Determining the Background Colour of an Element

Discussion in 'Javascript' started by Lachlan Hunt, Nov 23, 2005.

  1. Lachlan Hunt

    Lachlan Hunt Guest

    I'm looking for an interoperable method of determining the current
    background colour of an element that is set using an external
    stylesheet. I've tried:;

    but that only works if the colour has been set using the style attribute
    or previously set using script. I've also tried:


    That gives me the right result in Firefox, Opera and Safari, but it
    fails in IE6, iCab and OmniWeb. Is there an interoperable method of
    getting this style information?

    The effect I'm trying to achieve is while a user is filling out a form,
    required fields have a light yellow background, correctly filled out
    fields have a white background and incorrectly filled out fields will
    have a dark red background.

    As the user fills out the form, client-side validation will occur and
    fields will fade between 3 different colours, each representing required
    fields (light yellow), error (dark red) or correct (white).

    e.g. if they make a mistake such as an invalid e-mail address, the
    background colour will fade from the current colour (either yellow or
    white) to red. It's possible for fields to fade between any combination
    of these colours.

    I've already written the script that will fade between any two colours I
    give it, I just need a way to determine the colours to fade between. I
    know I could hard code the colours in the script, but if the colours are
    changed later in the CSS, I wanted the script to keep working as
    expected without modification, if that's at all possible.
    Lachlan Hunt, Nov 23, 2005
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  2. Lachlan Hunt wrote:

    No idea about iCab or OmniWeb but IE since IE 5 has
    respectively in general
    which is usually what you can use with IE instead of the W3C DOM Level 2
    Martin Honnen, Nov 23, 2005
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  3. Lachlan Hunt

    Tony Guest

    The effect I'm trying to achieve is while a user is filling out a form,
    It seems from that description that the background-color should be
    defined from the outset, then. All you would need to do is add a CSS
    definition for the default background-color (ie for the non-required
    fields), then all fields would have a background-color defined.

    You could also change the colors by changing the CLASS, and define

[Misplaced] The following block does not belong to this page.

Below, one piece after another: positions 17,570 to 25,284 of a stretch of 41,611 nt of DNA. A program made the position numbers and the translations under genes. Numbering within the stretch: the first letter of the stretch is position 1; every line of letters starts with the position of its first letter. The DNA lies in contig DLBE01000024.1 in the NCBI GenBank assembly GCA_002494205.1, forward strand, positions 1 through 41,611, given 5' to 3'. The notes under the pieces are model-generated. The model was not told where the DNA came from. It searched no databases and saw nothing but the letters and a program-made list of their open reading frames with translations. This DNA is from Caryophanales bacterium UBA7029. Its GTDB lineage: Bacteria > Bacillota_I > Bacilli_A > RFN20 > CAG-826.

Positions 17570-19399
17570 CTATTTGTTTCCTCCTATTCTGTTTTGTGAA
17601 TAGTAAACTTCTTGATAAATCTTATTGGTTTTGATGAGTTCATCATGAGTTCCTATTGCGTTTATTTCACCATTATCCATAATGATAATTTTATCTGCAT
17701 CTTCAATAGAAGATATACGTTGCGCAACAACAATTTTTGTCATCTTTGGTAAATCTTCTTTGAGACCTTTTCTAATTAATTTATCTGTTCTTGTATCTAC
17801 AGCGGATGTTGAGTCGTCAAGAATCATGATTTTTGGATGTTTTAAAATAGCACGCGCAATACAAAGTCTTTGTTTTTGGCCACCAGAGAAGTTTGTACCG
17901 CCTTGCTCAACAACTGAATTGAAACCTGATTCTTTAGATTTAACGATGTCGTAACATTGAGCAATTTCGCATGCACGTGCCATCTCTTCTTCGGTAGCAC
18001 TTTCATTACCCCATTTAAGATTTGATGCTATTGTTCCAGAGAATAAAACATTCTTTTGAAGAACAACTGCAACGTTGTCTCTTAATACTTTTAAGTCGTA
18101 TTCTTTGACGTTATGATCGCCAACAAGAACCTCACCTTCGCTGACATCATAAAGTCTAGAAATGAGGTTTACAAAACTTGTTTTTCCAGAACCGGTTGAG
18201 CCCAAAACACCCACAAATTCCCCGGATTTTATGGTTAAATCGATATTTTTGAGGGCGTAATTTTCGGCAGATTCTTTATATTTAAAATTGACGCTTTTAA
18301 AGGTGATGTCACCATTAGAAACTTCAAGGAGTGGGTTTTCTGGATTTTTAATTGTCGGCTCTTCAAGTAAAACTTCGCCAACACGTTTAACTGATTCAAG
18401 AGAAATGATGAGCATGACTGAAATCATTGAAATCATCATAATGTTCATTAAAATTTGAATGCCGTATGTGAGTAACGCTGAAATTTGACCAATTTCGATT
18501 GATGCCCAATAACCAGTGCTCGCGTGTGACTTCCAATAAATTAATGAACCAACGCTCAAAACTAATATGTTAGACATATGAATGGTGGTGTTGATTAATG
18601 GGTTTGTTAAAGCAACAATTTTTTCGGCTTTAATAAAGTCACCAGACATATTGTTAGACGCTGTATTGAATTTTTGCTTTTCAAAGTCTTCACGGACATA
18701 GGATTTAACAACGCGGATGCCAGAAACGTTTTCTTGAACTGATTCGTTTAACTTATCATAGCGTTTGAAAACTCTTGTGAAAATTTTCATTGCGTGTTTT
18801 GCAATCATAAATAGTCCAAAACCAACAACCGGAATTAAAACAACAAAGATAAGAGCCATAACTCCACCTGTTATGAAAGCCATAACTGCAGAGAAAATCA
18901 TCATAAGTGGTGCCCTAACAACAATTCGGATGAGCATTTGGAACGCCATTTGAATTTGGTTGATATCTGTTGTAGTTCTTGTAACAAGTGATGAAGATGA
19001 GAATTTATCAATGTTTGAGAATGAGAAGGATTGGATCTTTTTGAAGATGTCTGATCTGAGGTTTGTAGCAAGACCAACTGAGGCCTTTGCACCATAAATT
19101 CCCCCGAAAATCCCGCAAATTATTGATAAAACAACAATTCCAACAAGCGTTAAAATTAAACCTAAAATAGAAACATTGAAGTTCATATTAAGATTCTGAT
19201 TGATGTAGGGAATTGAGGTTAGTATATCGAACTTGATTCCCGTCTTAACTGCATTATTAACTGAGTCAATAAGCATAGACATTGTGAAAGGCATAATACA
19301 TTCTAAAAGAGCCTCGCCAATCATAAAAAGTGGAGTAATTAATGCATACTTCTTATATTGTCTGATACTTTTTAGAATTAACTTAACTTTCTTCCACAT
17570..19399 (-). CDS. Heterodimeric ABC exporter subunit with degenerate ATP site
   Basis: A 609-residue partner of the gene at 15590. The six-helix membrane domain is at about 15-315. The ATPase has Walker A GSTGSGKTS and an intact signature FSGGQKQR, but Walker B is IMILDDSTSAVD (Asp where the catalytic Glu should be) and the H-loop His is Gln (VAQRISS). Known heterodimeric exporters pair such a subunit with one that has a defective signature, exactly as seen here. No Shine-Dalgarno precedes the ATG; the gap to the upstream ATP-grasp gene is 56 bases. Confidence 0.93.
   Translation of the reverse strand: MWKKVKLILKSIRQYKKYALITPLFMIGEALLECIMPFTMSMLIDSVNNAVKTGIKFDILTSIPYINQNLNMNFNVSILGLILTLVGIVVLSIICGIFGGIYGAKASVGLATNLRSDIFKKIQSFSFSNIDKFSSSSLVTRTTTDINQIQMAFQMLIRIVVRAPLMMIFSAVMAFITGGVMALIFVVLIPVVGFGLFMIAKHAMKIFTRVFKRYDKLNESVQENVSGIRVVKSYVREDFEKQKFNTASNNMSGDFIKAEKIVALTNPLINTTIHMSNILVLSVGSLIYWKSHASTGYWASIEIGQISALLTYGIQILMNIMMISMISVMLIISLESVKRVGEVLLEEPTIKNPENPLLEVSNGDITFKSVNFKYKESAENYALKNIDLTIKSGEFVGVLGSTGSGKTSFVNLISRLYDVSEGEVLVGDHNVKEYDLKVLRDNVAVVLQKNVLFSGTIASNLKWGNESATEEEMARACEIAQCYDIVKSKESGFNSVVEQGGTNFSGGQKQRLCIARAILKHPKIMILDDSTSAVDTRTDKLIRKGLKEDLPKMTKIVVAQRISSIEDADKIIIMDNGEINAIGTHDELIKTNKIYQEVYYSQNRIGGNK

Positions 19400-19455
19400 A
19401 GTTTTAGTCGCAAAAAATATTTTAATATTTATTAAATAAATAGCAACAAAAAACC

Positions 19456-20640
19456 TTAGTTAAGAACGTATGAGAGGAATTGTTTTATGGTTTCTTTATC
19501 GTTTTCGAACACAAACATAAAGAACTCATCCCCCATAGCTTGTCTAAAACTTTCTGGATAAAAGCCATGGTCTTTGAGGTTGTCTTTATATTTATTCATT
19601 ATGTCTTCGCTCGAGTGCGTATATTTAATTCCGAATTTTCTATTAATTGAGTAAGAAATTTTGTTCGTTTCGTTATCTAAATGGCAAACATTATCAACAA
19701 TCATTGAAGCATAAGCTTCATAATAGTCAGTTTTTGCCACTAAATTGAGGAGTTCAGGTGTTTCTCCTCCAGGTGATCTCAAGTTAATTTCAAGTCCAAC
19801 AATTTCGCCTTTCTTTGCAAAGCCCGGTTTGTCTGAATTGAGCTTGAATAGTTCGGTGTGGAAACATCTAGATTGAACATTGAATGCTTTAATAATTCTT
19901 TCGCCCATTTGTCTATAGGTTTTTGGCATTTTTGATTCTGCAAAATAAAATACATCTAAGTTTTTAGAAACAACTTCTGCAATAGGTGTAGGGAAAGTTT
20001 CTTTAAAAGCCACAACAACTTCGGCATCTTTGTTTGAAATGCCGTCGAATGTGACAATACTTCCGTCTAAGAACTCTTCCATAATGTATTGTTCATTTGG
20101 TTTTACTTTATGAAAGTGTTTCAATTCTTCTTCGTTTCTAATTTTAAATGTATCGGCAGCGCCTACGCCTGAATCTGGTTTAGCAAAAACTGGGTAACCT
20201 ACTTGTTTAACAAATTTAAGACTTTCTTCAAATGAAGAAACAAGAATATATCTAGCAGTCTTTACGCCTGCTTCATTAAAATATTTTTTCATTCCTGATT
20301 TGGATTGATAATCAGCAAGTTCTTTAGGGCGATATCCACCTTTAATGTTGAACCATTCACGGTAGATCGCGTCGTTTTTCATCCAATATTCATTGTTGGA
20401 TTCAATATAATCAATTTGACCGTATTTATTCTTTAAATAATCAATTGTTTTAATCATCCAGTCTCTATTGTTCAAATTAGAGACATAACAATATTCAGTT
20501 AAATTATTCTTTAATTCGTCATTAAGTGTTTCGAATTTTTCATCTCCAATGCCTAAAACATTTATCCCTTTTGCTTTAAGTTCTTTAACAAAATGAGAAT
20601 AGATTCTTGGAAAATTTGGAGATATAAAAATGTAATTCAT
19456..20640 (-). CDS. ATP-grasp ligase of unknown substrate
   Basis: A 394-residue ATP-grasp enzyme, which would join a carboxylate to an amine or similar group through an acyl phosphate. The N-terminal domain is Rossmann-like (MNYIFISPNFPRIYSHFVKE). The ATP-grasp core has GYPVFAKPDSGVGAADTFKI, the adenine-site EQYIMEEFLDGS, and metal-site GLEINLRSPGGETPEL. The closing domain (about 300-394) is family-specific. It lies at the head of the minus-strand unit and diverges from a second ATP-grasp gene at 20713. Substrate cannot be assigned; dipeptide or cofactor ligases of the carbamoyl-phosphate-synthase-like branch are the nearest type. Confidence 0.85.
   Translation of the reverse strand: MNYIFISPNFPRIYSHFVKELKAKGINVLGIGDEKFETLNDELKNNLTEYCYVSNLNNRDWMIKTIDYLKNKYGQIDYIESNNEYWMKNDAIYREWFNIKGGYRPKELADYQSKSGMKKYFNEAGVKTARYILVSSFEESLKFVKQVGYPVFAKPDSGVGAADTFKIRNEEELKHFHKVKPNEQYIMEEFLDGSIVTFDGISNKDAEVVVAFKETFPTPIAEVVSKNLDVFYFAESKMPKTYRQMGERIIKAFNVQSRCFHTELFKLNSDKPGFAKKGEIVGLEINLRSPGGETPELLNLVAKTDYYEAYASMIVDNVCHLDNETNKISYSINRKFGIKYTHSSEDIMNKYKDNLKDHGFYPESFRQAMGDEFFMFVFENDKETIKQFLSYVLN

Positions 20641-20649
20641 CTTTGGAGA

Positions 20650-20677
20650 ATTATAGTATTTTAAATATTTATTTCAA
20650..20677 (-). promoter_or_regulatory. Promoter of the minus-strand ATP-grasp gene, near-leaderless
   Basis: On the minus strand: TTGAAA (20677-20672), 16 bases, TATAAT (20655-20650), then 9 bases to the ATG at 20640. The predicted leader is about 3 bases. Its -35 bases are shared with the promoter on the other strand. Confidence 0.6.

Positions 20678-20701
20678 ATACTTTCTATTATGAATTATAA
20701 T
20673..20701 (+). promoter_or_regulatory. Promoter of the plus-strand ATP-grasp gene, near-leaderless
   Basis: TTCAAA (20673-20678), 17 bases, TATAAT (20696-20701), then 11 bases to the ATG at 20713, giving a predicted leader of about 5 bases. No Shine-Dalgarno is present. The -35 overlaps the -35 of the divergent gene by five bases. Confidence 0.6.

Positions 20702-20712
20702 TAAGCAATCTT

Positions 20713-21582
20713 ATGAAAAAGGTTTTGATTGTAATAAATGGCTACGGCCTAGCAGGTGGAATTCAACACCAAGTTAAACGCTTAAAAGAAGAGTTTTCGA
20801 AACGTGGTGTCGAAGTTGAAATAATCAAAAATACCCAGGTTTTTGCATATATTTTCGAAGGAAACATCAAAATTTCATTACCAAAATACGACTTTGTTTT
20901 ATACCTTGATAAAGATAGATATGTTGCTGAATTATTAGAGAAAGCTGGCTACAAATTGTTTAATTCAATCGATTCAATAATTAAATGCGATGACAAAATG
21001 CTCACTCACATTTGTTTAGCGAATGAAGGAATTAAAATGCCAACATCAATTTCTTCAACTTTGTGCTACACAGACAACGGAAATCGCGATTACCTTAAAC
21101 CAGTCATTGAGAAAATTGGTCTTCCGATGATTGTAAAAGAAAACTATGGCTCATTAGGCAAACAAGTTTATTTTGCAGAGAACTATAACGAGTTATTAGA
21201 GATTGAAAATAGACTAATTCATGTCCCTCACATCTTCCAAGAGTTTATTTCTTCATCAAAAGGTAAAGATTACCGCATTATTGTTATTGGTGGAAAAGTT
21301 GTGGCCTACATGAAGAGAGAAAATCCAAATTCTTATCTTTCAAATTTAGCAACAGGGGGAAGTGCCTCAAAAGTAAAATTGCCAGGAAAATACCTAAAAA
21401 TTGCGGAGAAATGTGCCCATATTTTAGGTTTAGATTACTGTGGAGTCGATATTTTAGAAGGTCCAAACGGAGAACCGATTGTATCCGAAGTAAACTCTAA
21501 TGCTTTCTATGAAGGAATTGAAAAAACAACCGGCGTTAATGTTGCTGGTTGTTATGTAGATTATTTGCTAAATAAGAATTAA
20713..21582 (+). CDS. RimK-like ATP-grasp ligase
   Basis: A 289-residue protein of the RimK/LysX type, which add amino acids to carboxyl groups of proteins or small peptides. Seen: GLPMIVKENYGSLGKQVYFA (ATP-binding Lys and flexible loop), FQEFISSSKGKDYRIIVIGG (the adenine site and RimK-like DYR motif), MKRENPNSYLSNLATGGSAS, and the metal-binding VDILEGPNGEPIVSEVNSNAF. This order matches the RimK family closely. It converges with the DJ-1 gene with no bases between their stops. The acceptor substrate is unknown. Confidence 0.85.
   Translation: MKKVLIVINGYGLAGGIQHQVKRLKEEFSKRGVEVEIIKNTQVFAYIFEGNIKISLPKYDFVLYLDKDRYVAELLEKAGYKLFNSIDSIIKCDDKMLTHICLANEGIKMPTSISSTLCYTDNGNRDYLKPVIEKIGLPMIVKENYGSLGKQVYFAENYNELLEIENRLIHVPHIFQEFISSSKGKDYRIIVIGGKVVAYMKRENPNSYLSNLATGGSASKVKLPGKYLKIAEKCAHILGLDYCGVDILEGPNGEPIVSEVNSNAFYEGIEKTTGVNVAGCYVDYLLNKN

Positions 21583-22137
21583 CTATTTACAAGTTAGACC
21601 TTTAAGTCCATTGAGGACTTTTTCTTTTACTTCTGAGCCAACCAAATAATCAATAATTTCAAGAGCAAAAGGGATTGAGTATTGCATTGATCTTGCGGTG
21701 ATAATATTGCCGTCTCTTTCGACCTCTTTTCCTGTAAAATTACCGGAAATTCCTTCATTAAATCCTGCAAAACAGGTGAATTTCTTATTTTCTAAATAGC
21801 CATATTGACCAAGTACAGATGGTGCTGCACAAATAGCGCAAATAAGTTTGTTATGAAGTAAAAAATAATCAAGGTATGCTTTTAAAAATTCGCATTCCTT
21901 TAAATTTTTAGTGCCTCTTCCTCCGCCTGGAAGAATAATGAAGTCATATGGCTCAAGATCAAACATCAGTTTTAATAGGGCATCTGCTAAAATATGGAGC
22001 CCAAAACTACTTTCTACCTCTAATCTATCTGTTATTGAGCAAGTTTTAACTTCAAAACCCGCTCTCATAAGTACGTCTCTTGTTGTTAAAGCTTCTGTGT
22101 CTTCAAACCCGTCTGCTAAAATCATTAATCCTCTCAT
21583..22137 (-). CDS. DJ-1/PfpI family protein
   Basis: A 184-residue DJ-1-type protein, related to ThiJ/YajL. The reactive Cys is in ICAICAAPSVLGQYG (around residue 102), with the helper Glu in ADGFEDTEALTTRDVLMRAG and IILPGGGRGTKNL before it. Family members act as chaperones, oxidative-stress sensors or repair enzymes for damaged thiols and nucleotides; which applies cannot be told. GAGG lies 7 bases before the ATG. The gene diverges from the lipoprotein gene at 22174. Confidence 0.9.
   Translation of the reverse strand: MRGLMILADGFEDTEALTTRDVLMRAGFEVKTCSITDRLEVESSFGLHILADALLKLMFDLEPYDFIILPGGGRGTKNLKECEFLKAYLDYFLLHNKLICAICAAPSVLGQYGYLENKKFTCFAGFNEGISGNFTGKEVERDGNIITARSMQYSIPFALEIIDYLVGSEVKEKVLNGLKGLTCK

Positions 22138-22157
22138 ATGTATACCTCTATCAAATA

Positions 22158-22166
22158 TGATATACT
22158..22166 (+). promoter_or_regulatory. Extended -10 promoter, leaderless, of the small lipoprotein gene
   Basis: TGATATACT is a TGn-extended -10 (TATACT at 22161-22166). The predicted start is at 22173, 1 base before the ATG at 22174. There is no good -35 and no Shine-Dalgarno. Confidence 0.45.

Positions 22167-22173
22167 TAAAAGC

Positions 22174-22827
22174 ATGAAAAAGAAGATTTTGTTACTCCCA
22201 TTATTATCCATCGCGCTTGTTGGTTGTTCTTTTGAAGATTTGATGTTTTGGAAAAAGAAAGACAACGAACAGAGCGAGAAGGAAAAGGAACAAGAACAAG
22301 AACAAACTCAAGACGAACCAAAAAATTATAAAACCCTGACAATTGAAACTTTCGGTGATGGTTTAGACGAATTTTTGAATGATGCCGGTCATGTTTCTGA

those classes in CSS - that way, the colors aren't hard-coded into the
    script, as you wanted. In fact, you never even need to know what the
    colors are, or even if they're defined.

    BTW, that would be element.className = "newClassName"
    Tony, Nov 23, 2005
  4. Lachlan Hunt

    Lachlan Hunt Guest

    In the CSS, there is already styles like this:

    ..required {background: #FFC url(icon-required) right center no-repeat;}
    ..error {background: #F33 url(icon-error) right center no-repeat;;}
    In order to do the fading effect, the script is given the start and end
    colours, generates a pallet of colours in between and uses a timer to
    step through and set the background to the each one. e.g. given those
    start and end colours, the script generates a pallet like the following
    (the actual script uses more steps than this, but this is just an example):


    At each interval, it sets = pallet[step];

    To clarify, the problem I was trying to solve is for the script to
    determine these start and end colours from the stylesheet. At the
    moment, in order to to it interoperably, I have to set define the
    colours within the script.
    Doing just that will not fade the colour smoothly, it will just
    immediately switch from the start colour to the end colour, which is not
    what the client wants. Although, the script will still change the class
    name, as they're also used to add the appropriate icons.
    Lachlan Hunt, Nov 24, 2005
  5. Lachlan Hunt

    Lachlan Hunt Guest

    Thanks, that works in IE and iCab, but not OmniWeb. Plus I still don't
    know about other non-windows or -mac browsers.
    Lachlan Hunt, Nov 24, 2005
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